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Correspondence
October 1999

Localized Lipoatrophy After Glatiramer Acetate Injection in Patients With Remitting-Relapsing Multiple Sclerosis

Author Affiliations

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Arch Dermatol. 1999;135(10):1277-1278. doi:10-1001/pubs.Arch Dermatol.-ISSN-0003-987x-135-10-dlt1099

We describe 6 patients in whom areas of localized lipoatrophy developed at the injection site of glatiramer acetate, a drug currently used to treat remitting-relapsing multiple sclerosis. This adverse effect has never been reported before.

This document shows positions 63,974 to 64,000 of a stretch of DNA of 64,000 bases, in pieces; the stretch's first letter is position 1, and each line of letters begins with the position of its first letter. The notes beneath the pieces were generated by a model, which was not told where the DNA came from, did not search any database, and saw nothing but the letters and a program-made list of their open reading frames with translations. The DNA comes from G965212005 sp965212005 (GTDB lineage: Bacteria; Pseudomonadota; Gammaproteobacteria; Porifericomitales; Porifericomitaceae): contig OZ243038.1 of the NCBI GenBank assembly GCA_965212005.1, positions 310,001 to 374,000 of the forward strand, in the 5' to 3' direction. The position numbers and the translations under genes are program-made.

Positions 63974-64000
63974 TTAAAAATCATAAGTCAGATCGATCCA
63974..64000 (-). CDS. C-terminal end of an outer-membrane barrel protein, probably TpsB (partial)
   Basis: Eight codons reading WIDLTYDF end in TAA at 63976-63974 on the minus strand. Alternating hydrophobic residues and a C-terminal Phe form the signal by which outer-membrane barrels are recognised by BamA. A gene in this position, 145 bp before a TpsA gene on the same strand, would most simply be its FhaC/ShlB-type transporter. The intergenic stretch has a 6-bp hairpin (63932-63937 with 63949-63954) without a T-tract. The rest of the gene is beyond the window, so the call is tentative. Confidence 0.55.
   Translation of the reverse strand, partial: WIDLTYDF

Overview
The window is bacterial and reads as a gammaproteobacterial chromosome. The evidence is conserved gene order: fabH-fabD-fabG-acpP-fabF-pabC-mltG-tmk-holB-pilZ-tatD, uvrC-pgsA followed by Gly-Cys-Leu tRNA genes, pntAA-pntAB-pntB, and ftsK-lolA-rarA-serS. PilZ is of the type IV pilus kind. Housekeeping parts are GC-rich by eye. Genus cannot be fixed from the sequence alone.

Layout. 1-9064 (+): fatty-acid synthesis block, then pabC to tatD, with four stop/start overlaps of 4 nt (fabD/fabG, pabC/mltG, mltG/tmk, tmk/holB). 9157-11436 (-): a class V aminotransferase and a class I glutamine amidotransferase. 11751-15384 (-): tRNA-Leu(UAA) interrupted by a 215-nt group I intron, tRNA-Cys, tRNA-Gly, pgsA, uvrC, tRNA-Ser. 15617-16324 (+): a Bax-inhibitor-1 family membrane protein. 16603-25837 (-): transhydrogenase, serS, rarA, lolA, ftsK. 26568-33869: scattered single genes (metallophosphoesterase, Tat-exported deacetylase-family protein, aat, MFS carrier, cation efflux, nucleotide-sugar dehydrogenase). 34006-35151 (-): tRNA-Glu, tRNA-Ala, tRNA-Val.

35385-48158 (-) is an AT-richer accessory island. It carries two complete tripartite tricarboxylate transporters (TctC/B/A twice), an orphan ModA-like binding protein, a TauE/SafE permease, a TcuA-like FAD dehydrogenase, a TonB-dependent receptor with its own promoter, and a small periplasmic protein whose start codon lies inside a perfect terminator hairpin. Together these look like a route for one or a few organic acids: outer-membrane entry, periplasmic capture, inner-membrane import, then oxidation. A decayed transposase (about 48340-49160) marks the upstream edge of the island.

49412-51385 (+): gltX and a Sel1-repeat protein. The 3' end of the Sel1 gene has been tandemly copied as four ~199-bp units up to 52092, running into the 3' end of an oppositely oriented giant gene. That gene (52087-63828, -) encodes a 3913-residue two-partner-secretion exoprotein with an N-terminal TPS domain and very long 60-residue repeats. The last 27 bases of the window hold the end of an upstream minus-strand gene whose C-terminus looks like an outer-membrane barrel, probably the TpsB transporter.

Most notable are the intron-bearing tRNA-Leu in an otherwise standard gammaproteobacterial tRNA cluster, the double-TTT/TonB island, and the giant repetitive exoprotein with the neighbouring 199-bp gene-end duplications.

The main clinical features of the 6 patients are given in Table 1. All patients showed asymptomatic, well-circumscribed skin depressions on the lateral side of the thighs and upper arms, the usual injection sites. The overlying skin did not exhibit inflammation, sclerosis, or hyperpigmentation. The lesions developed without any preceding inflammation and were about 12 to 60 cm2 in area and 1 to 2 cm deep (Figure 1). Only occasionally was the glatiramer acetate injection followed by a transient burning sensation, mild pain, and wheals. Results of histopathological analysis showed a normal epidermis and a perivascular infiltrate with lymphocytes, neutrophils, and eosinophils throughout the dermis. There were fibroses of fat septa and occasionally a septal and perivascular inflammatory infiltrate.

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